[00:15:15] Scott Galloway: Yeah, look, competition is the basis of evolutionary progress and it's the basis or one of the keys to capitalism. And unfortunately I think, and this is bridging into a different topic, but I think a lot of companies get to a point where they spend the majority of their innovation or kind of senior leadership focusing on maintaining their monopoly, so they don't have to compete, instead of the marketplace coming in or regulars coming in, forcing them to compete such that they innovate.
[00:15:39] The competition, whether its lions fighting over a certain region of the plains — I just came back from Safari, so I'm thinking about animals — but competition is an incredible unlock for value, pretty basic. And now cities are competing. It'll be interesting to see what happens to different states. I think there's going to be a budget crisis in California, New York, Illinois. I can personally name, gosh, tens of millions of dollars in tax revenue that New York has lost to Florida. So it's going to be super interesting what happens.
[00:16:11] Jordan Harbinger: Yeah, I do worry about that as somebody who lives in California and is building a house. You know we have so many people that come and rent from us or rent from our family, neighbors, whatever, because they work at, I don't even know, Hewlett-Packard or whatever it is or Oracle, maybe Oracle's up in the city, but companies like that, Apple, especially around here in San Jose. And I'm like, "Oh geez, if all of these people are leaving, who's going to come and replace them. Is it going to affect the property values?" It's kind of hard to tell because you still do have tons of people coming into work in Silicon Valley. But if there's enough of a drain and a bunch of these companies end up moving to Austin or Miami, it's definitely going to take a toll. I don't think the place is going to die or anything because you'll just end up with younger people, but younger people don't have $8,000 a month to spend on rent. They just don't. That's what Hewlett-Packard employees have to spend.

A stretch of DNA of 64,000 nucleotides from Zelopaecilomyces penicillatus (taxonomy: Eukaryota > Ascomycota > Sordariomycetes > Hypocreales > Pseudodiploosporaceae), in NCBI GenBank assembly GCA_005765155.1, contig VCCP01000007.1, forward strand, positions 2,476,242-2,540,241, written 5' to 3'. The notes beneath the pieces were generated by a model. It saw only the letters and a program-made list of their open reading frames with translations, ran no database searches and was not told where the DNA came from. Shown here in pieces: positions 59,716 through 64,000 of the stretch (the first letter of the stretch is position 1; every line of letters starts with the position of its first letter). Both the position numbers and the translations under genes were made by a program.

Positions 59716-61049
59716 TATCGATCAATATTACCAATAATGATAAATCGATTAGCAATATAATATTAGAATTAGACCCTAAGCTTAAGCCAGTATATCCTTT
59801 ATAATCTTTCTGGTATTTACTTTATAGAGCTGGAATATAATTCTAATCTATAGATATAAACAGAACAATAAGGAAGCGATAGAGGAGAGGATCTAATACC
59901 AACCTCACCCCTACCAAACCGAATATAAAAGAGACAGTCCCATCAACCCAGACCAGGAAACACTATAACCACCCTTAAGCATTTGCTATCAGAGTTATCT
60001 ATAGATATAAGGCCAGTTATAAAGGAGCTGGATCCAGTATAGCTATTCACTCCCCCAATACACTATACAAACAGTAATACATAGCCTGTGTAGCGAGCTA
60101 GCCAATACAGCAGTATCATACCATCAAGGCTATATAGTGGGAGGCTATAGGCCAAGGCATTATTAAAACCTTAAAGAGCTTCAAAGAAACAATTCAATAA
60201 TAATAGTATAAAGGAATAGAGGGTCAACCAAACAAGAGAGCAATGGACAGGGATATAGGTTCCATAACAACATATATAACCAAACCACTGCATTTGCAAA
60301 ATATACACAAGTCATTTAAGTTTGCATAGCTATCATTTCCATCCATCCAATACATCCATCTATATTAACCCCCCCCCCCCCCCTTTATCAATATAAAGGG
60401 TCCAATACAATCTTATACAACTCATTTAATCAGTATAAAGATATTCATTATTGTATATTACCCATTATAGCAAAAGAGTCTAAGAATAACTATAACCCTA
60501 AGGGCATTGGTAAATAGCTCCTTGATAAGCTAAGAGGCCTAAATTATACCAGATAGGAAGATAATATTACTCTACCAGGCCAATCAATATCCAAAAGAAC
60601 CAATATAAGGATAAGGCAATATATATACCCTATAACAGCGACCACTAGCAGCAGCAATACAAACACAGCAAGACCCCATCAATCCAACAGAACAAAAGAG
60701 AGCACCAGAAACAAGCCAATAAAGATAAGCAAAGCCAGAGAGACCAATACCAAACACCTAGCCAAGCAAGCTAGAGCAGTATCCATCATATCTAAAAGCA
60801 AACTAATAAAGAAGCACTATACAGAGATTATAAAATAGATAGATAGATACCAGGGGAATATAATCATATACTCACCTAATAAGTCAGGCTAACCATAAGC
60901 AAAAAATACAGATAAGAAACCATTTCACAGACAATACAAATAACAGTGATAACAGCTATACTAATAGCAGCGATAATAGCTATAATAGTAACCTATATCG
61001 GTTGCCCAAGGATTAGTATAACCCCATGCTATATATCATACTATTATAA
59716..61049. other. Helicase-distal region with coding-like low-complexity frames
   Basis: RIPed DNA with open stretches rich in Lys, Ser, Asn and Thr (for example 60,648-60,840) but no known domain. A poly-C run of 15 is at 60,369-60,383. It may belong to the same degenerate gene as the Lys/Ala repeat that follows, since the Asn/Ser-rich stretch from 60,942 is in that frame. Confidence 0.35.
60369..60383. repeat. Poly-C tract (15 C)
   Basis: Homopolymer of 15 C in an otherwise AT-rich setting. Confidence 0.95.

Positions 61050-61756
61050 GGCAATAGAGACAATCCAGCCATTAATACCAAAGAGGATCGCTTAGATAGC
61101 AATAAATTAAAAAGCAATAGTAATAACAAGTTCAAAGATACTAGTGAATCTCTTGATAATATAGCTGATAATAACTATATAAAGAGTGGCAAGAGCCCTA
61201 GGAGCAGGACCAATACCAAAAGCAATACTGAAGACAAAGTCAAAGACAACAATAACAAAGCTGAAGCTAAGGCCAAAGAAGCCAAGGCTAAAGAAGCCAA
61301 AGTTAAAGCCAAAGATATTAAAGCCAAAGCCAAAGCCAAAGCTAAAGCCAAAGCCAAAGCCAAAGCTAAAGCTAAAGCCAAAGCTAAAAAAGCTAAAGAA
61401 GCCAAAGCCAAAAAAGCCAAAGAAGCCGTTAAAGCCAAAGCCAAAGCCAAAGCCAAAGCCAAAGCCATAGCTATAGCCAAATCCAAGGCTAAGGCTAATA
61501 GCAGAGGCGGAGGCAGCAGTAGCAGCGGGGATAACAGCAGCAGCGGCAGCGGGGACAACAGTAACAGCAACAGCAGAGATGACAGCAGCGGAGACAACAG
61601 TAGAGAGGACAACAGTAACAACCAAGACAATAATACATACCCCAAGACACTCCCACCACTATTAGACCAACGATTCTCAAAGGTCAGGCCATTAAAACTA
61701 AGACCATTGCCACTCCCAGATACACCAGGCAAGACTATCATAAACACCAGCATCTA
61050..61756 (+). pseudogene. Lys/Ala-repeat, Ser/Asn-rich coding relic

[00:16:59] Scott Galloway: So I'm bearish over kind of what I'll call the medium term for San Francisco, but San Francisco still has this incredible culture. It's arguably the most beautiful city in the United States, and there's some very big prosperous companies that are still going to stay there. Apple is not moving. Google is not moving. Facebook is not moving. Salesforce as far as I know doesn't have any plans to move. What I do think you'll see though, I think a city like New York and I'm biased — I went to graduate school in San Francisco and lived there for a decade, but I lived in New York for a decade. I think New York is going to bounce back faster because I think the city is better run, even though our mayor right now is a bit of a disaster, but it is an incredible place and exceptionally efficient.
[00:17:39] But what this kind of creative destruction, if you will, is good for people, your generation, because if all of a sudden New York real estate in Brooklyn, quote, unquote crashes from 1500 bucks, a square foot, 800. That's not the worst thing in the world. Sure, the people that own Brooklyn real estate get hurt right now. But the collective approach to this, and it's a dangerous mentality, and I feel this is kind of the motive behind everything we do, including the stimulus, the media. Everybody talks about the tragedy of capital destruction and the reality is — the reason I'm financially secure is because in 2008, the markets crashed and I was able to buy Apple at 120 bucks a share instead of 500. And now it's at 3000. So market correction or market crashes are obviously damaging to the people who own the assets, specifically older people, but they're also a huge opportunity for younger people.
[00:18:28] So when that restaurant goes out of business, that for some reason we've fallen in love with, and have issued $750 billion in PPE to keep the restaurants open. If that restaurant goes out of business, that means that the space goes down in value. And then a 26-year-old graduate of the Culinary Academy from Sonoma can pursue her dream of opening a restaurant. So capitalism and a transfer of wealth or an evolution of wealth or opportunity for young people, one of the keys to that is you have to let the winds of creative destruction blow. And America right now is really all about economically, fiscally the media — it's all about one thing. It used to be about helping younger people get rich. Now, it's about keeping older, rich people, rich or richer.